How effective a compression test may be, for determining whether or not the cam you are using is accompanied by adequate compression, hinges to a certain extent on how well the rings and valves seal. The best way to establish that is to do a leak-down test. This requires a leak-down tester and a source of compressed air at about 100 to 110 psi.
Just how much leak-down is acceptable is open to debate. With the rings and bore prep that I use, I expect no more than 1 percent and something close to zero is what I normally see. But the average street engine is rarely that good, so if your cylinders check out at 7 percent or less, you are okay. With such a cylinder, let the compression gauge go eight pumps and use that as a reading to determine your cam/compression compatibility. If the ring seal shows 10-percent leak-down, that’s borderline for a high-performance engine and compression readings are going to be artificially low. If the leakage is 15 percent or more, maybe you should consider new rings to be a performance-enhancing move, as much as a reconditioning one.
Intake to Exhaust-Valve Ratios
The controlling factors influencing the best intake/exhaust ratio for maximum output has been much debated for the past half-century. (Of course, this assumes all the available space for valves is used.) For the most part, it has left the reader little or no wiser. The often-touted 75-percent rule is usually accepted without further question. In reality, the value is far from fixed. The optimum intake/ exhaust ratio could range from as little as 1:1 (for a low-CR supercharged engine) to as much as 1:0.6 (for a very-high-CR NA engine).
What is usually not appreciated is that the CR is, for the most part, the controlling factor. Because the high-compression cylinder delivers energy to the crank much earlier in the power stroke, there are implications we can take advantage of. The most obvious is the exhaust valve opening can be made earlier, and it can be held open longer. This can be done for an improved high-RPM output without significantly impacting the engine’s low-speed output. The rule here is that the higher the compression ratio goes, the smaller the exhaust valve needed to get the job done. This in turn leaves more room for a larger intake.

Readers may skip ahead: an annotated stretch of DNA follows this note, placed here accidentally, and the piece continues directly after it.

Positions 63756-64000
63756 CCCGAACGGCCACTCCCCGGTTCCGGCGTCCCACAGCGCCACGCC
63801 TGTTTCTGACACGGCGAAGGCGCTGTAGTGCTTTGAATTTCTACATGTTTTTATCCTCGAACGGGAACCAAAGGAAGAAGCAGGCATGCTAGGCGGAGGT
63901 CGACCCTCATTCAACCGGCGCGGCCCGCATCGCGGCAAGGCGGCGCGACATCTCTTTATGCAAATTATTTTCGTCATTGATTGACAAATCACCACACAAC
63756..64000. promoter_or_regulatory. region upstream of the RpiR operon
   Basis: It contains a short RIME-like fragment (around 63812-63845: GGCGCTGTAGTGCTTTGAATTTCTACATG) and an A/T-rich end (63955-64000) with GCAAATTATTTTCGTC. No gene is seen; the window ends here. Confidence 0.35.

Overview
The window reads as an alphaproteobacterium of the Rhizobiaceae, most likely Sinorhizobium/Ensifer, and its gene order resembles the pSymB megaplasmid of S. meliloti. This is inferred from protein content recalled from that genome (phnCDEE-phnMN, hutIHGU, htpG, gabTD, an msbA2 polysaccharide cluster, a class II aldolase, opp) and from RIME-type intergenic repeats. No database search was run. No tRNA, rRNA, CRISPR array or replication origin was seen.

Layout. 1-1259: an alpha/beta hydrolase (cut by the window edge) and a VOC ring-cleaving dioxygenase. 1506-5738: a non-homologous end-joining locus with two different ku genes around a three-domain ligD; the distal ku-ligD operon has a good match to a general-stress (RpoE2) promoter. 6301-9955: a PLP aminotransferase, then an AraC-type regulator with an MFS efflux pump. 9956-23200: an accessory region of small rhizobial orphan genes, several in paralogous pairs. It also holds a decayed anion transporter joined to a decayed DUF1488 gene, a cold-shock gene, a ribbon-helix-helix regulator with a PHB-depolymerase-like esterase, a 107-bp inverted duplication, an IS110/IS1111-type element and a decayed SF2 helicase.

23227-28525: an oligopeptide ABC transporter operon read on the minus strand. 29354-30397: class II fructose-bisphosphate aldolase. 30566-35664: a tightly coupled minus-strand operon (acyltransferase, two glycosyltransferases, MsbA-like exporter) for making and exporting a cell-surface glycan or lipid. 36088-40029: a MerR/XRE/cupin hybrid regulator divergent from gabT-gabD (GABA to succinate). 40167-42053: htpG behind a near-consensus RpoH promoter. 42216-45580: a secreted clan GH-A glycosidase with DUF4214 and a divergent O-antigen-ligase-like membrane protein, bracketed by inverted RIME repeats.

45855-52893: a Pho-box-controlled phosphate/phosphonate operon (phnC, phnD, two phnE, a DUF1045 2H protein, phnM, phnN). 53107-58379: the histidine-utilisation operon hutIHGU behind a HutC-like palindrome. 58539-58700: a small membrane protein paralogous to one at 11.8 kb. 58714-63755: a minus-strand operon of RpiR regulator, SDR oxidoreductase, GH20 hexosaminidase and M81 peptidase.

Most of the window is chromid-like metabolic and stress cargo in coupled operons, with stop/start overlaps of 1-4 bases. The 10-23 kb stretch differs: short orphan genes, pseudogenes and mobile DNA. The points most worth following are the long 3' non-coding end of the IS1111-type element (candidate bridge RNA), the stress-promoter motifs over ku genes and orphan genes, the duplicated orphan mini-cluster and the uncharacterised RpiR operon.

When we are forced to use a lower compression, such as in the case of a supercharged engine, the exhaust valve needs to be left on the seat until later in the power stroke to avoid unnecessarily dumping usable cylinder pressure. Because it has to open later, there is less time to dump the exhaust, especially in the blow-down phase, so a larger valve must be used at the expense of the intake. That 75-percent exhaust flow rule mentioned earlier works for engines in the 10:1 to 13:1 range, but by the time we get to 16:1 plus, the optimum is to have the exhaust flow at about 65 percent of the intake.
Maximizing High-Ratio Results
By now, it is pretty clear that making the most of the potential that can be had from high compression is a goal worth pursuing. But as the ratios sought get higher, problems can begin to arise. Probably the most commonly seen of these is due to the final combustion-chamber shape achieved when all the stops have been pulled out.